One way to assess how well a particular theoretical model describes a data distribution is to plot data quantiles against theoretical quantiles.

Base graphics provides `qqnorm`

, `lattice`

has `qqmath`

, and `ggplot2`

has `geom_qq`

.

The default theoretical distribution used in these is a standard normal, but, except for `qqnorm`

, these allow you to specify an alternative.

For a large sample from the theoretical distribution the plot should be a straight line through the origin with slope 1:

```
n <- 10000
ggplot() + geom_qq(aes(sample = rnorm(n)))
```

If the plot is a straight line with a different slope or intercept, then the data distribution corresponds to a location-scale transformation of the theoretical distribution.

The slope is the scale and the intercept is the location:

```
ggplot() +
geom_qq(aes(sample = rnorm(n, 10, 4))) +
geom_abline(intercept = 10, slope = 4,
color = "red", size = 1.5, alpha = 0.8)
```

The QQ plot can be constructed directly as a scatterplot of the sorted sample \(x_{(i)}\) for \(i = 1, \dots, n\) against quantiles for \[ p_i = \frac{i}{n} - \frac{1}{2n} \]

```
p <- (1 : n) / n - 0.5 / n
y <- rnorm(n, 10, 4)
ggplot() + geom_point(aes(x = qnorm(p), y = sort(y)))
```

The histograms and density estimates for the `duration`

variable in the `geyser`

data set showed that the distribution is far from a normal distribution, and the normal QQ plot shows this as well:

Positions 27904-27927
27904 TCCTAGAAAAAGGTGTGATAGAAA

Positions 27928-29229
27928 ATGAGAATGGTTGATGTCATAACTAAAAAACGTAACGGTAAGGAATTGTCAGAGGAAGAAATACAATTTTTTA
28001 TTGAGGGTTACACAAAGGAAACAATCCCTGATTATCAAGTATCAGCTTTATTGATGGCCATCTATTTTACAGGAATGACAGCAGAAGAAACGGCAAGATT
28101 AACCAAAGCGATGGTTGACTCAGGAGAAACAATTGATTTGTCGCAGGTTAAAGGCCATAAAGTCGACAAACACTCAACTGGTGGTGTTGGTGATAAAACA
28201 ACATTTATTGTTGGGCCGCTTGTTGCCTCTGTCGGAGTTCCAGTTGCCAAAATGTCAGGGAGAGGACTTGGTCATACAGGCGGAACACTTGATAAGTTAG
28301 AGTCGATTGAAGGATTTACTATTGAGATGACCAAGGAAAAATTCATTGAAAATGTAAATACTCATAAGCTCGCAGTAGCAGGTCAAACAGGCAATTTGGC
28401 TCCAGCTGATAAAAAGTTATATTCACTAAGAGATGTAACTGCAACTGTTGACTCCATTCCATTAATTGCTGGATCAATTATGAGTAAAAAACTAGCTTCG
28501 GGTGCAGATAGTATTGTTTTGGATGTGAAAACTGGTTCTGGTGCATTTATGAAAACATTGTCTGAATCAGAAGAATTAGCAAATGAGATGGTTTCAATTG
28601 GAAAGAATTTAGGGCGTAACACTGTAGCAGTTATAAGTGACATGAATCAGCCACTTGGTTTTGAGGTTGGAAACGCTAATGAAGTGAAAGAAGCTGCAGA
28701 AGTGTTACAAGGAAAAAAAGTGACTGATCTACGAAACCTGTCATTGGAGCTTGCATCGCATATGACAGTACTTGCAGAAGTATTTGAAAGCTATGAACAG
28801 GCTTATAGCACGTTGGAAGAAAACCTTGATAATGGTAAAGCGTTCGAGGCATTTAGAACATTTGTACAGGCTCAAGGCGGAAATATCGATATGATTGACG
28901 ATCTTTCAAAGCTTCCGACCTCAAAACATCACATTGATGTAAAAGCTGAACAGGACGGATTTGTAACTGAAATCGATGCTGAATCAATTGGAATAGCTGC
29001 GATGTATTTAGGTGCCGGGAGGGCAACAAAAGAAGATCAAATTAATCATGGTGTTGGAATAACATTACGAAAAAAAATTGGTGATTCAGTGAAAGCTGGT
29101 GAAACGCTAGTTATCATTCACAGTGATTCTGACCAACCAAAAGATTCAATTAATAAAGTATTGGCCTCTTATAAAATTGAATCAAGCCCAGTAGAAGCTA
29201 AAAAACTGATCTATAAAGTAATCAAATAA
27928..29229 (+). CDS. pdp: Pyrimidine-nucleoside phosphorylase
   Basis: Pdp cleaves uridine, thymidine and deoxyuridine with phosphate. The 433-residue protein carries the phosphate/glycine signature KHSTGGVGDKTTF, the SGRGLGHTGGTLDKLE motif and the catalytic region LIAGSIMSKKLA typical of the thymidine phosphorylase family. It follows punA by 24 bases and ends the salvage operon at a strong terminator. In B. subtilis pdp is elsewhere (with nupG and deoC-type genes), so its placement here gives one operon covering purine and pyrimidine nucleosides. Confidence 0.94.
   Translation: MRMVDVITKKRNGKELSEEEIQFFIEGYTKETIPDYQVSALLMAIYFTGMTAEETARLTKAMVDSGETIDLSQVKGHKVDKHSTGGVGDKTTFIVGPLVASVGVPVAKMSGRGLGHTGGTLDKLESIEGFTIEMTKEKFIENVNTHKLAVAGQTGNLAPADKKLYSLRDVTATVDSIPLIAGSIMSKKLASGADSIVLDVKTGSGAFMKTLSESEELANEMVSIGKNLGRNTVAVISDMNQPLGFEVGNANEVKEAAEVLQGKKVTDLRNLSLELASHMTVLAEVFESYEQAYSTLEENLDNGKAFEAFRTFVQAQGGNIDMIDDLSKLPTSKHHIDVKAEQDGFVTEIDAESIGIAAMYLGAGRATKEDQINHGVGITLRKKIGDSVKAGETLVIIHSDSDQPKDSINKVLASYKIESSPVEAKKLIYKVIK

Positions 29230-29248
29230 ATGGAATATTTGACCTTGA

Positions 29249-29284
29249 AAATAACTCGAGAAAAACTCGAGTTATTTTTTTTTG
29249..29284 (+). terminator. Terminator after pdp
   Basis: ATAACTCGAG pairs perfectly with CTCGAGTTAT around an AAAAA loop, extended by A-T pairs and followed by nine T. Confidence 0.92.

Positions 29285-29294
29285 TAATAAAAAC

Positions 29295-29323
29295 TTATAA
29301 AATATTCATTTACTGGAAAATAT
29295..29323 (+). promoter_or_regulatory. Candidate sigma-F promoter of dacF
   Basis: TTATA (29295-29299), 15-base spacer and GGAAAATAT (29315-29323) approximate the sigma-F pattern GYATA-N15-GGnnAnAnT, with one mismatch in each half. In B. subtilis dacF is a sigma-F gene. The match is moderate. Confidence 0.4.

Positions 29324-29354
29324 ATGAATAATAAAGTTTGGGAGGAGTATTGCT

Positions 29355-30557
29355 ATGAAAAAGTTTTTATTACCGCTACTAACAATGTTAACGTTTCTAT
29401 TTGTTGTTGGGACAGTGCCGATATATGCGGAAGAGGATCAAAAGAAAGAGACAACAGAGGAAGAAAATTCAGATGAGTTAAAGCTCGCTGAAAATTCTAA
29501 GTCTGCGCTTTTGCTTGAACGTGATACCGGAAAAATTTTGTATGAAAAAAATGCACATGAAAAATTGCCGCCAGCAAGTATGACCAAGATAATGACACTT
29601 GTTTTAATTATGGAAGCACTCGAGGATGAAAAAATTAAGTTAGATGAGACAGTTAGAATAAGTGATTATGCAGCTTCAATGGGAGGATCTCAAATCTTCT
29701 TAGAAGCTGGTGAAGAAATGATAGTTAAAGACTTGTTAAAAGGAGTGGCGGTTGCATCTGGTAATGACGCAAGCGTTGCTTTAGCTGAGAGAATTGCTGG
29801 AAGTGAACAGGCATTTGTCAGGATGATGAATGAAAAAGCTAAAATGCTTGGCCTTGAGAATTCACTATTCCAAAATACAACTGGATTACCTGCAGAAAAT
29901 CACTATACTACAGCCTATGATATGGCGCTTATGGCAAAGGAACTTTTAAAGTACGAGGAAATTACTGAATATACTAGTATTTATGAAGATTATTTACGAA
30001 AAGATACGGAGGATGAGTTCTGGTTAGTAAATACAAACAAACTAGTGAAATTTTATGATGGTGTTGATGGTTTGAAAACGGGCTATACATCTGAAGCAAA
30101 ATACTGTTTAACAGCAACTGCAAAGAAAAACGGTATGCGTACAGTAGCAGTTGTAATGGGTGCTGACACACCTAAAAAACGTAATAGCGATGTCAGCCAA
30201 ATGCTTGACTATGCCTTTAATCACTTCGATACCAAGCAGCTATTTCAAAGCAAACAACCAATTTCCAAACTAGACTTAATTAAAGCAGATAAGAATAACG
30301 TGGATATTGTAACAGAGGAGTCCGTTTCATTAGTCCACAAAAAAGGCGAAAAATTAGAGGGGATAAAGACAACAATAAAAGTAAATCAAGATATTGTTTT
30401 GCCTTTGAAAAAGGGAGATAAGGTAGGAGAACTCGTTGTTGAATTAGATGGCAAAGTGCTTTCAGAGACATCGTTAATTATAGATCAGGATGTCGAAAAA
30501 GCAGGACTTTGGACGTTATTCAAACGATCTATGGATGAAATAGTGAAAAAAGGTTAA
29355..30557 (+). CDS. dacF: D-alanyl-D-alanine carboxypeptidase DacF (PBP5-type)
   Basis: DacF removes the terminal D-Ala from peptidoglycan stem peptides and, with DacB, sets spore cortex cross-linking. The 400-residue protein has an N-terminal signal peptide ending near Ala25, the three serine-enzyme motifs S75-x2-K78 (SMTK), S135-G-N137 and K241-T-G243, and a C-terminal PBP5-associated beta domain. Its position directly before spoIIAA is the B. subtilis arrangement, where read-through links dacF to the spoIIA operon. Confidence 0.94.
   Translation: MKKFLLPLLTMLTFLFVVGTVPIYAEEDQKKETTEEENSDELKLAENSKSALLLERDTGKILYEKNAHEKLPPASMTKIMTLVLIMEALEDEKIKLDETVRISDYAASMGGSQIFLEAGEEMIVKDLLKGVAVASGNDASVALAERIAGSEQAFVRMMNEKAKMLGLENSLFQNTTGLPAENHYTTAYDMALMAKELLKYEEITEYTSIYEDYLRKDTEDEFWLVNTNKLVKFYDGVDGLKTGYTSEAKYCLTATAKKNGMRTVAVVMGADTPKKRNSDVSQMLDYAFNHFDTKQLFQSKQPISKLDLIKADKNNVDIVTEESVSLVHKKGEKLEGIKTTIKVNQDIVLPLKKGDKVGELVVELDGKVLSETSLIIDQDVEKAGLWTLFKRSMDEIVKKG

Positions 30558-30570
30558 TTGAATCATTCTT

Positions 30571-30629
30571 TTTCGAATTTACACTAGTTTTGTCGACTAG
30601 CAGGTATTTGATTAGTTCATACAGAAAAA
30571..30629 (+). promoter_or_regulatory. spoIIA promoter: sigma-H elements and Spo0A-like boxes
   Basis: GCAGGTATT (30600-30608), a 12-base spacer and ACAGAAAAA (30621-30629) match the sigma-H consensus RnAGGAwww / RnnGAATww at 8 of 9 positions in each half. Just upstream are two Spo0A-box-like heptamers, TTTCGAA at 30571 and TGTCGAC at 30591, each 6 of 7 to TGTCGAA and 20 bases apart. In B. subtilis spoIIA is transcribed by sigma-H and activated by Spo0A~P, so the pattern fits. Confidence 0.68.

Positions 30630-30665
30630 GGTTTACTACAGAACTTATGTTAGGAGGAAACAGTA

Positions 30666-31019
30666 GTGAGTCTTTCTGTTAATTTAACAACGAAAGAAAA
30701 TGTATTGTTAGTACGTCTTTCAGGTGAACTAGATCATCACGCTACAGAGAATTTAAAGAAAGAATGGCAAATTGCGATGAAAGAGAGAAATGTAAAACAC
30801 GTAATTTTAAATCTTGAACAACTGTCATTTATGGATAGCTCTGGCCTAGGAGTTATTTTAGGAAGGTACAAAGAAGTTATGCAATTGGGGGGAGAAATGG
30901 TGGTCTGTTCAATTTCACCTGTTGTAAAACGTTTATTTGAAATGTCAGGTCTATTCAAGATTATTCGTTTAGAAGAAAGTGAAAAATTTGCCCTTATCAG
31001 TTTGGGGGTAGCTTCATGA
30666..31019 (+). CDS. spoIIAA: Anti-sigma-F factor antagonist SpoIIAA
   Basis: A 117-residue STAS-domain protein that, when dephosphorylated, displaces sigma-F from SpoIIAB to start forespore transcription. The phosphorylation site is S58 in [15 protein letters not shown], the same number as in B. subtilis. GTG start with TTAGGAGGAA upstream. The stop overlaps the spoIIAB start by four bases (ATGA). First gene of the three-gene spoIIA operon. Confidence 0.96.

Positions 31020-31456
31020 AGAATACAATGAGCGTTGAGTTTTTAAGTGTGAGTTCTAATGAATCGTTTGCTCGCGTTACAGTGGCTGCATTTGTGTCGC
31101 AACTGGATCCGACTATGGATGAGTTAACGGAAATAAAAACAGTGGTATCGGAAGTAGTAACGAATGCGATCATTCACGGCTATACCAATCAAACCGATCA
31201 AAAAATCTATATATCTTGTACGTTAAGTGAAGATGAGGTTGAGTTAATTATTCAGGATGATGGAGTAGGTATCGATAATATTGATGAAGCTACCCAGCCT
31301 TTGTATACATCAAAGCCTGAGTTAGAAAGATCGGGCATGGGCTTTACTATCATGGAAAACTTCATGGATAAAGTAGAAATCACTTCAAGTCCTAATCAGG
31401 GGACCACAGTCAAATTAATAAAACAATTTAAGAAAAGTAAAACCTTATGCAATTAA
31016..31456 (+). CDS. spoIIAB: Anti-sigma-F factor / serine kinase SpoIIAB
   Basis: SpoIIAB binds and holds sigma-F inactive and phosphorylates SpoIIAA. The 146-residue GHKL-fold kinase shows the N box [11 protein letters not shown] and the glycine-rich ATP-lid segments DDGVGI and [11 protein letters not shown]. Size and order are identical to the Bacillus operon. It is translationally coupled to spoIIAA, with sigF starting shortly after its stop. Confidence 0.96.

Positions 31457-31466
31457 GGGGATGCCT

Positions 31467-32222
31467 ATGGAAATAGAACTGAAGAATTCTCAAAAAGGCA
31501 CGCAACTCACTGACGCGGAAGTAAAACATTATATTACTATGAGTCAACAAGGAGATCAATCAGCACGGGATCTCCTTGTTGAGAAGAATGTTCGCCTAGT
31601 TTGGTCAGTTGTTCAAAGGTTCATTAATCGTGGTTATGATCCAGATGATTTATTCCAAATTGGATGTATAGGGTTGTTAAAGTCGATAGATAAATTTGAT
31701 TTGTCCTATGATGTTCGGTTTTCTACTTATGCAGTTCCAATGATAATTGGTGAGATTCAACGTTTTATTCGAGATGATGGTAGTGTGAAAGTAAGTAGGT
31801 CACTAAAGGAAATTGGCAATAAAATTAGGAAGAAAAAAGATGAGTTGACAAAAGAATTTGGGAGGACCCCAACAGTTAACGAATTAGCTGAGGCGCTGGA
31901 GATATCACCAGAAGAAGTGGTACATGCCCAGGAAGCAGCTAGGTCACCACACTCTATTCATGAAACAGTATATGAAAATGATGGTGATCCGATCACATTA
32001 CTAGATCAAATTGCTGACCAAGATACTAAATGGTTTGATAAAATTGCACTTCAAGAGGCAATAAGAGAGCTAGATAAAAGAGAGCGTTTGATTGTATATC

`ggplot(geyser) + geom_qq(aes(sample = duration))`

Except for rounding the `parent`

heights in the `Galton`

data seemed not too fat from normally distributed:

`ggplot(Galton) + geom_qq(aes(sample = parent))`

Rounding interferes more with this visualization than with a histogram or a density plot.

Rounding is more visible with this visualization than with a histogram or a density plot.

Another Gatlton dataset available in the `UsingR`

package with less rounding is `father.son`

:

`ggplot(father.son) + geom_qq(aes(sample = fheight))`

The middle seems to be fairly straight, but the ends are somewhat wiggly.

How can you calibrate your judgment?

One approach is to use simulation, sometimes called a *graphical bootstrap*.

The `nboot`

function will simulate `R`

samples from a normal distribution that match a variable `x`

on sample size, sample mean, and sample SD.

The result is returned in a data frame suitable for plotting:

```
nsim <- function(n, m = 0, s = 1) {
z <- rnorm(n)
m + s * ((z - mean(z)) / sd(z))
}
nboot <- function(x, R) {
n <- length(x)
m <- mean(x)
s <- sd(x)
do.call(rbind,
lapply(1 : R,
function(i) {
xx <- sort(nsim(n, m, s))
p <- seq_along(x) / n - 0.5 / n
data.frame(x = xx, p = p, sim = i)
}))
}
```

Plotting these as lines shows the variability in shapes we can expect when sampling from the theoretical normal distribution:

```
gb <- nboot(father.son$fheight, 50)
ggplot() +
geom_line(aes(x = qnorm(p), y = x, group = sim),
color = "gray", data = gb)
```

We can then insert this simulation behind our data to help calibrate the visualization:

```
ggplot(father.son) +
geom_line(aes(x = qnorm(p), y = x, group = sim),
color = "gray", data = gb) +
geom_qq(aes(sample = fheight))
```

For large sample sizes overplotting will occur:

`ggplot(diamonds) + geom_qq(aes(sample = price))`

This can be alleviated by using a grid of quantiles:

```
nq <- 100
p <- (1 : nq) / nq - 0.5 / nq
ggplot() + geom_point(aes(x = qnorm(p), y = quantile(diamonds$price, p)))
```

A more reasonable model might be an exponential distribution:

`ggplot() + geom_point(aes(x = qexp(p), y = quantile(diamonds$price, p)))`

The QQ plot can also be used to compare two distributions based on a sample from each.

If the samples are the same size then this is just a plot of the ordered sample values against each other.

Choosing a fixed set of quantiles allows samples of unequal size to be compared.